Thani Al-Zeyoudi, Minister of State for Foreign Trade in the United Arab Emirates (UAE), recently announced that cryptocurrency would significantly influence global trade within his country’s borders in years to come.
At the 2023 World Economic Forum in Davos, Switzerland, he spoke with Bloomberg about this statement and revealed details about the UAE’s trade deals and policies for the upcoming year.
The minister highlighted the necessity of establishing global governance over cryptocurrencies and related firms. In addition, he proclaimed that as the United Arab Emirates develops its regulatory framework for cryptocurrencies, it will strive to become an international hub for cryptocurrency-friendly policies with appropriate safeguards in place.
He expressed his sentiment: “We have already begun drawing some companies into our country so that we can build together a suitable legal framework and governing system.”
Recently, the UAE Cabinet has implemented stringent regulations on entities engaged in cryptocurrency activities. However, those who fail to acquire a license from Virtual Asset Regulatory Authority (VARA) or obtain approval will face severe consequences, including fines of up to $2.7 million. The minister’s statement reflects this action and further solidifies the authorities’ position regarding their intentions for these structures within the country.
The Global Market Free Economic Zone’s financial regulator released the “Guiding Principles” for digital asset regulation and supervision in September of last year, which formed the foundation for this current law. Also, this novel approach is supportive of cryptocurrencies while also adhering to international standards when it comes to anti-money laundering (AML), countering the financing of terrorism (CFT), and supporting financial sanctions.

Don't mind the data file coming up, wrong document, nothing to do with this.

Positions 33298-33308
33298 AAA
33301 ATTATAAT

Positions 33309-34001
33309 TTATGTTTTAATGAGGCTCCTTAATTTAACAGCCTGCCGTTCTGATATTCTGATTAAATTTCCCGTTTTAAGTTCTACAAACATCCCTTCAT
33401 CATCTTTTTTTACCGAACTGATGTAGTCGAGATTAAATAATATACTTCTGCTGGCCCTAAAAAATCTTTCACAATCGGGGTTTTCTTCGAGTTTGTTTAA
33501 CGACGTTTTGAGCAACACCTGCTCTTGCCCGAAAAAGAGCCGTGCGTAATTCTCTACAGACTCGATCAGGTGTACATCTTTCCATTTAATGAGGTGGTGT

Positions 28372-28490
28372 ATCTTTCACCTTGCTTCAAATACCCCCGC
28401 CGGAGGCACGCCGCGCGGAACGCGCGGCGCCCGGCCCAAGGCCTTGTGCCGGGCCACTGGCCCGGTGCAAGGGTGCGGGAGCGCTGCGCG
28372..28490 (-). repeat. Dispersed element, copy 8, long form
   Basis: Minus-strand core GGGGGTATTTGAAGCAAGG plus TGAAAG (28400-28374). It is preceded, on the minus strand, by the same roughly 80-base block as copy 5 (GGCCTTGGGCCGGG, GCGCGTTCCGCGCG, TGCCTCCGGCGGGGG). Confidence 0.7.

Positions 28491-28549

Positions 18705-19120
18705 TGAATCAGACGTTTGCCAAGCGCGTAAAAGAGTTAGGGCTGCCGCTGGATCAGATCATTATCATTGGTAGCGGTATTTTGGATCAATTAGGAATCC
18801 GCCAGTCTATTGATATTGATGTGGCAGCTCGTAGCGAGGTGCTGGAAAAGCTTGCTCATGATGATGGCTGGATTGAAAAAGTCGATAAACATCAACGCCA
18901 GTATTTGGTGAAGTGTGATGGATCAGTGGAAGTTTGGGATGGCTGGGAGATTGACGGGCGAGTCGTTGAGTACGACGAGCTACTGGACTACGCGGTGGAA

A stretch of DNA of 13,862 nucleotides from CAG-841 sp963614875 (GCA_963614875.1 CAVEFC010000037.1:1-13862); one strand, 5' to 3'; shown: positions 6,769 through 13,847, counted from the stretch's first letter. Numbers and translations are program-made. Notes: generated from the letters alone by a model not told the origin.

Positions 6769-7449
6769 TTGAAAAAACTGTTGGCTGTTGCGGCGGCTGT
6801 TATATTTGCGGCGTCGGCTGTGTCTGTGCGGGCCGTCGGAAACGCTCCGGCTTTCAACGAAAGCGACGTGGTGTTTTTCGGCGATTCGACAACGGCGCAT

Despite the recent FTX incident, Omar Sultan Al Olama—the UAE’s Minister of State for Artificial Intelligence and Digital Economy—illustrated his enthusiasm towards crypto companies setting up in the Emirates during a panel at the World Economic Forum. He believes that these entities will be beneficial to making the country an international hub for cryptocurrency-related activities.
The minister ardently denied that critical cities in the UAE, like Dubai, are havens for individuals implicated in crypto scandals. He went on to state that “bad actors” have no nation or destination they may flee to and urged governments to join forces so these perpetrators cannot escape overseas.